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Tips & Tricks

Chosing your location and Safety Concerns
By Lance Keimig

The first thing to consider in searching for a location for nocturnal photographic endeavors is subject matter. Do you want a natural area where you can take pure landscape photographs, an urban area full of activity, or an industrial area replete with strange machines and even stranger light sources? Although it is always a good idea to keep an eye out for potential locations in your daily travels, a place can be quite interesting to the night photographer, and rather dull or dreary during the day. The opposite can be true as well. There have been plenty of times that I have come across a place during the day that I've felt sure would make some great shots, only to return at night and see nothing there.

Natural areas can be quite challenging to photograph at night. If there is a full moon, you will have plenty of light, and contrast won't be an issue, but these situations often call for some clever additional lighting to be interesting. Large vistas tend not to work very well. They usually turn out to look like day images, or worse, underexposed daylight images. Clouds can play a major roll in this type of night imagery.

If you choose an urban area, make sure that you pick a place where you feel safe and don't have to worry about being jumped for your gear. It seems obvious, I know, but I once found myself in a very rough part of town, alone, at 2 am, with a few thousand dollars worth of camera equipment. I had been so absorbed in what I was photographing that I hadn't realized how far I'd wandered! A lot of people seem to want to document street scenes at night, often including people. Pedestrian areas, urban waterfronts, and brightly lit parks and gardens are good for this. My suggestion - go to Europe!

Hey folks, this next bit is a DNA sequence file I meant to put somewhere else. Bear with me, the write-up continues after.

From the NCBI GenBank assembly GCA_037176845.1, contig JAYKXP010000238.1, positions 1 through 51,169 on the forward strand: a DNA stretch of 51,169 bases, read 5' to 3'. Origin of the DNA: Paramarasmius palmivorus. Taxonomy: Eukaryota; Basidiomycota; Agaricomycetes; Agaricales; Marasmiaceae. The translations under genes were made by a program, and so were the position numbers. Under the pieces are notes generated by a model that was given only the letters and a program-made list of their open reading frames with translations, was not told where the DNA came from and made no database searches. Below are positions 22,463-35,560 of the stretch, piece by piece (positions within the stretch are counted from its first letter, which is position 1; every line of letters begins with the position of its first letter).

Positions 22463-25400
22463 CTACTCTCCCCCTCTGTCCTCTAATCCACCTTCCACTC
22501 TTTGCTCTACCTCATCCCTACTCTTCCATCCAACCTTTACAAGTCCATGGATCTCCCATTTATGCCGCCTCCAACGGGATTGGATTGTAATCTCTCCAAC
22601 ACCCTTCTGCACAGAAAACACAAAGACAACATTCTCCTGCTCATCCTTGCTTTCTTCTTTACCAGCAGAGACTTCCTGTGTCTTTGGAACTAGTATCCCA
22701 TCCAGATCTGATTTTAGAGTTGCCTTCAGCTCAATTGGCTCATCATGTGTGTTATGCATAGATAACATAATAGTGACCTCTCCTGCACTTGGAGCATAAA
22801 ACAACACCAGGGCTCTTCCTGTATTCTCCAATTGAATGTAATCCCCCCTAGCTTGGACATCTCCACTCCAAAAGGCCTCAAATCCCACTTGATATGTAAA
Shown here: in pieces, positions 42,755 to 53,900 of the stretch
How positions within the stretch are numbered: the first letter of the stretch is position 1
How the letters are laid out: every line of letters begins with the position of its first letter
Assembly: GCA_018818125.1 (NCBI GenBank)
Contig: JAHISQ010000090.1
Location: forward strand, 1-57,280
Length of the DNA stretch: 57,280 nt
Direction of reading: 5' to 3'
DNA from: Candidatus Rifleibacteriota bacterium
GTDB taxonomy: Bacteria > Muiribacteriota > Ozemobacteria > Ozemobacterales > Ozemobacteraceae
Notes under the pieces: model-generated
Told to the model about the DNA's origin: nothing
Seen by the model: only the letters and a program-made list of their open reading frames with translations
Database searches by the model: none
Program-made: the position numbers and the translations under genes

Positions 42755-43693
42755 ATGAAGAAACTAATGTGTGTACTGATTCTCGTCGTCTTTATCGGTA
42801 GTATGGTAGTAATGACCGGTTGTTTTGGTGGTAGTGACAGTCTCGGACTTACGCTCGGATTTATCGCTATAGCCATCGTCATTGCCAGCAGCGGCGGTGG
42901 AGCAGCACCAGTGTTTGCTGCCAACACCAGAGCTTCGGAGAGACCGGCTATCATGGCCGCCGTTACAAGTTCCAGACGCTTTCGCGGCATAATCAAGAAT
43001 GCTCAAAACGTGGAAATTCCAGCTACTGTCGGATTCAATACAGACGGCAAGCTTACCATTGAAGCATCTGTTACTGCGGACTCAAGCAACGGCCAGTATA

If you are drawn to Industrial areas, then construction sites, ports, railyards, and powerplants all provide attractive subject matter. They are also full of hazards, and care is essential. Permission is also a good idea, but if you go climbing fences, take a few prints to show the security guards when they come around (and they always do). That way, they will think you are JUST crazy, and not a vandal or a thief. Authorities universally seem to think that anyone lurking about with a camera and tripod late at night is up to no good. With this in mind, corporate (private) property, military areas, and abandoned buildings are usually not a good idea, without permission. Tim and I were once surrounded by three different police agencies for trespassing underneath a closed area of the Golden Gate Bridge. The State troopers, Park Police, and Bridge authorities all got involved, and eventually, one of them wrote us tickets. I think Tim would say that it was worth it though, because he got a great image there. (North Tower, Detail)

Just use common sense - don't try to scale a cliff, in the dark with your Hasselblad! Don't go to areas that you're not comfortable walking in, for night photography - at least, not alone.